In the FileExts key, you'll find all the file extensions that exist in your system.For example, suppose that I want to remove Word from the PDF file's Open With menu while leaving it on the TXT file's Open With menu. First locate and open the .pdf key and then select the OpenWithList key, as shown in Figure F.
Inside each file extension key, you'll find an OpenWithList key.As you can see, the OpenWithList key contains Word's executable file Winword.exe. To proceed, just right-click on the executable file name and select the Delete command, as shown in Figure G.
When you select the Delete command, you'll then be prompted to confirm the operation.
You'll be prompted to confirm the delete operation; just click Yes to proceed. You can then close the Registry Editor. Now, you will find that Word no longer appears on the PDF file's Open With menu, but it still appears on the TXT file's Open With menu.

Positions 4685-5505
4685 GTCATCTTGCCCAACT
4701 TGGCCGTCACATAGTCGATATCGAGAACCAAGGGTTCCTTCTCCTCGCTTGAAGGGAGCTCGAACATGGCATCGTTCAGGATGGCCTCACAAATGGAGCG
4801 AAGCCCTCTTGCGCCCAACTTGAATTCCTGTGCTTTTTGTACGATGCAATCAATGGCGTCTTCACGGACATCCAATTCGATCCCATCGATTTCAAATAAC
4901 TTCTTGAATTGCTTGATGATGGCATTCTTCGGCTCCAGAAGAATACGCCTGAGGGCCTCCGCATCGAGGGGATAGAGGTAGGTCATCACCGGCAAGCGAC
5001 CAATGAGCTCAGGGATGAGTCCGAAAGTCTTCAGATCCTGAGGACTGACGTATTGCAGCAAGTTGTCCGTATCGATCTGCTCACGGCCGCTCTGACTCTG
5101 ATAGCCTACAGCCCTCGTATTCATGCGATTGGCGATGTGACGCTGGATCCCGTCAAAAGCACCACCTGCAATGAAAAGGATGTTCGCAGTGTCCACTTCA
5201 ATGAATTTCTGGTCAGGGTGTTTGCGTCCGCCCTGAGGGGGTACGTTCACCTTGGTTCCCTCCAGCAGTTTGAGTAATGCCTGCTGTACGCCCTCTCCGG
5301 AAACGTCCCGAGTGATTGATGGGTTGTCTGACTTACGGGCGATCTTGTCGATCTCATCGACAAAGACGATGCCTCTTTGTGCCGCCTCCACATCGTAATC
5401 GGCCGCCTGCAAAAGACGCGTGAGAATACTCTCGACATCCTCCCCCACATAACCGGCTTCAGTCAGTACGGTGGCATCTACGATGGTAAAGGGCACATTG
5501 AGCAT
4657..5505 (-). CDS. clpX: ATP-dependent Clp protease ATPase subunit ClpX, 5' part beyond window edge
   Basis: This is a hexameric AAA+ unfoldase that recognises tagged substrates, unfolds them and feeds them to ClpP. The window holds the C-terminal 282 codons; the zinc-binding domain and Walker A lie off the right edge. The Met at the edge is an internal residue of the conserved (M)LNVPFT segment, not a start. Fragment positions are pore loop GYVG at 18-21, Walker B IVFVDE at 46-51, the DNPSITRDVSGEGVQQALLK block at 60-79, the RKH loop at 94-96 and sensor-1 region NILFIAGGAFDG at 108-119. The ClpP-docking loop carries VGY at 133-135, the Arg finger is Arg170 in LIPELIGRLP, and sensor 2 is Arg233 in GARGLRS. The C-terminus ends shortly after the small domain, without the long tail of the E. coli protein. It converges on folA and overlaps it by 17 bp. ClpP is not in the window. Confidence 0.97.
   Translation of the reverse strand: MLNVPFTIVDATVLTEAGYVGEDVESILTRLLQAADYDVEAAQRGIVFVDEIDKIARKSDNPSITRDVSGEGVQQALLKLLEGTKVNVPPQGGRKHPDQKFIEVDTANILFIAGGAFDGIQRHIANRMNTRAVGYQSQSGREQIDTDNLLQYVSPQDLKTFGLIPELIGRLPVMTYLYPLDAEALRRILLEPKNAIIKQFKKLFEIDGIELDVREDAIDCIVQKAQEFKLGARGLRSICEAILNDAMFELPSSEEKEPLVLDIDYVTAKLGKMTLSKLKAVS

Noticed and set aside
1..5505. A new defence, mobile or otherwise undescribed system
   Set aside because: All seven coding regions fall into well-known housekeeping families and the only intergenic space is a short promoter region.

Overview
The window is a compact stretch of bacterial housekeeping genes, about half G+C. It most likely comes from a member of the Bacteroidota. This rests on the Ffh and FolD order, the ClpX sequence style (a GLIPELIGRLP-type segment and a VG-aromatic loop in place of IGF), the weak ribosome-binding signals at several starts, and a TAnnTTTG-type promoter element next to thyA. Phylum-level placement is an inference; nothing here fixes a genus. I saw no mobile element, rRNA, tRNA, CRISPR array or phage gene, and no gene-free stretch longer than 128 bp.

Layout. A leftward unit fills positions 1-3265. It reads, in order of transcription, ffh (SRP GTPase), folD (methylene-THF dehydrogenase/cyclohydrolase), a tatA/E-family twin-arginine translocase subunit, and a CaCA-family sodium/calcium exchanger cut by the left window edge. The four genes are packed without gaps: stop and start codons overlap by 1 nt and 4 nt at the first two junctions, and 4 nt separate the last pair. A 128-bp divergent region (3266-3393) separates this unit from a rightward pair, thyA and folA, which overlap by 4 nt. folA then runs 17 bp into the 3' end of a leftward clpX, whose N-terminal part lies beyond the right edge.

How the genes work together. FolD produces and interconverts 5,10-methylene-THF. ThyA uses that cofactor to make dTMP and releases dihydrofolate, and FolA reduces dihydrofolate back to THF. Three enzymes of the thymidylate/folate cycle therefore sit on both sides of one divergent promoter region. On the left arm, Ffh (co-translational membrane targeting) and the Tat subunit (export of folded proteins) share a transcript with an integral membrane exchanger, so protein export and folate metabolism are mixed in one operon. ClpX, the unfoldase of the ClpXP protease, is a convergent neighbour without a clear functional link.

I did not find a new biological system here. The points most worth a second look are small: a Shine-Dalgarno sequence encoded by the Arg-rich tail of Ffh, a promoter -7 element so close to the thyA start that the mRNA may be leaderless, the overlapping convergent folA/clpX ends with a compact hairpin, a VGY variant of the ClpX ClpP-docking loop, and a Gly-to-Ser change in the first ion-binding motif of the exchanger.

What's your take?
Are you frustrated with the clutter on your Open With menus? If so, will you use the OpenWithView tool or manually edit the registry to clean up the mess? Do you use another program to manage your Open With menus? As always, if you have comments or information to share about this topic, please take a moment to drop by the TechRepublic Community Forums and let us hear from you.
Greg Shultz is a freelance Technical Writer. Previously, he has worked as Documentation Specialist in the software industry, a Technical Support Specialist in educational industry, and a Technical Journalist in the computer publishing industry.